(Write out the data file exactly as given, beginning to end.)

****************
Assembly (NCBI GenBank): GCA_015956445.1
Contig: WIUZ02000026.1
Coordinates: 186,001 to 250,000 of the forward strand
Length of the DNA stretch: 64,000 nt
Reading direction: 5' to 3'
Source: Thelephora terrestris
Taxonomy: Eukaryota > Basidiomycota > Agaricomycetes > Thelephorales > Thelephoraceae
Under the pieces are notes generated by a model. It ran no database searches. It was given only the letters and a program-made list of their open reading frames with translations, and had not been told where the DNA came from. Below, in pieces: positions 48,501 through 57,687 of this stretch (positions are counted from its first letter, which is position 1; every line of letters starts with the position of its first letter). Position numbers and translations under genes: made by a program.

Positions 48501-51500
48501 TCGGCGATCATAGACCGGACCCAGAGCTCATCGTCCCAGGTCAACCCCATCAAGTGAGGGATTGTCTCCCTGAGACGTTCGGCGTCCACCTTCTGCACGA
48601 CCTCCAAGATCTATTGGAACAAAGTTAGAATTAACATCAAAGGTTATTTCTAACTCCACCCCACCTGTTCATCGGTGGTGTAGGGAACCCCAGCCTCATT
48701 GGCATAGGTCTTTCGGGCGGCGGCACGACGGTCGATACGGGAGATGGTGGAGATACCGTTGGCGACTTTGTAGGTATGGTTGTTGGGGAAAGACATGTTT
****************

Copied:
Assembly (NCBI GenBank): GCA_015956445.1
Contig: WIUZ02000026.1
Coordinates: 186,001 to 250,000 of the forward strand
Length of the DNA stretch: 64,000 nt
Reading direction: 5' to 3'
Source: Thelephora terrestris
Taxonomy: Eukaryota > Basidiomycota > Agaricomycetes > Thelephorales > Thelephoraceae
Under the pieces are notes generated by a model. It ran no database searches. It was given only the letters and a program-made list of their open reading frames with translations, and had not been told where the DNA came from. Below, in pieces: positions 48,501 through 57,687 of this stretch (positions are counted from its first letter, which is position 1; every line of letters starts with the position of its first letter). Position numbers and translations under genes: made by a program.

Positions 48501-51500
48501 TCGGCGATCATAGACCGGACCCAGAGCTCATCGTCCCAGGTCAACCCCATCAAGTGAGGGATTGTCTCCCTGAGACGTTCGGCGTCCACCTTCTGCACGA
48601 CCTCCAAGATCTATTGGAACAAAGTTAGAATTAACATCAAAGGTTATTTCTAACTCCACCCCACCTGTTCATCGGTGGTGTAGGGAACCCCAGCCTCATT
48701 GGCATAGGTCTTTCGGGCGGCGGCACGACGGTCGATACGGGAGATGGTGGAGATACCGTTGGCGACTTTGTAGGTATGGTTGTTGGGGAAAGACATGTTT